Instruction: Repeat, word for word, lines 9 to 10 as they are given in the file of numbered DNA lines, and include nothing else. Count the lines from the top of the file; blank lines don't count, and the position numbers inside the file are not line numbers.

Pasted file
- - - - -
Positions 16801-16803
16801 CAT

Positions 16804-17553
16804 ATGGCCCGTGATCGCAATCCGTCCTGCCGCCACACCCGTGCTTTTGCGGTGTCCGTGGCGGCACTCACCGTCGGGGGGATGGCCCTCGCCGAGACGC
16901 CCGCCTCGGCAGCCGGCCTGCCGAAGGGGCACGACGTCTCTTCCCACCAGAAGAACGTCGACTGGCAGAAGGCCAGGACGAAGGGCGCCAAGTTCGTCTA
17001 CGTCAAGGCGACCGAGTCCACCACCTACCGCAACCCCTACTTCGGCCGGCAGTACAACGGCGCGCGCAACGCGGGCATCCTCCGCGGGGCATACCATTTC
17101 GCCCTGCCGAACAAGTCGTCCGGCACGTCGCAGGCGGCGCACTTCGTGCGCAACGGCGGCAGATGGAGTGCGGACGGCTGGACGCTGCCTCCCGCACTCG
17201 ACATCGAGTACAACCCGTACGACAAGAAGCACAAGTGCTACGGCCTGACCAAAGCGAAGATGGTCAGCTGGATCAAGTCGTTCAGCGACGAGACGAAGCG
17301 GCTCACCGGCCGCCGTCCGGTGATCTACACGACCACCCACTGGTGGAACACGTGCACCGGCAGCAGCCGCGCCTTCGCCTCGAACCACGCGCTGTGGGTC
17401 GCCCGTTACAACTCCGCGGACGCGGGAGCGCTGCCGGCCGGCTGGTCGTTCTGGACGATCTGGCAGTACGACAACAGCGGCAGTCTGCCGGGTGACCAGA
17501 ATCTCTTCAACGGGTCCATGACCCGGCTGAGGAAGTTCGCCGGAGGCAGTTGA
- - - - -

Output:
17301 GCTCACCGGCCGCCGTCCGGTGATCTACACGACCACCCACTGGTGGAACACGTGCACCGGCAGCAGCCGCGCCTTCGCCTCGAACCACGCGCTGTGGGTC
17401 GCCCGTTACAACTCCGCGGACGCGGGAGCGCTGCCGGCCGGCTGGTCGTTCTGGACGATCTGGCAGTACGACAACAGCGGCAGTCTGCCGGGTGACCAGA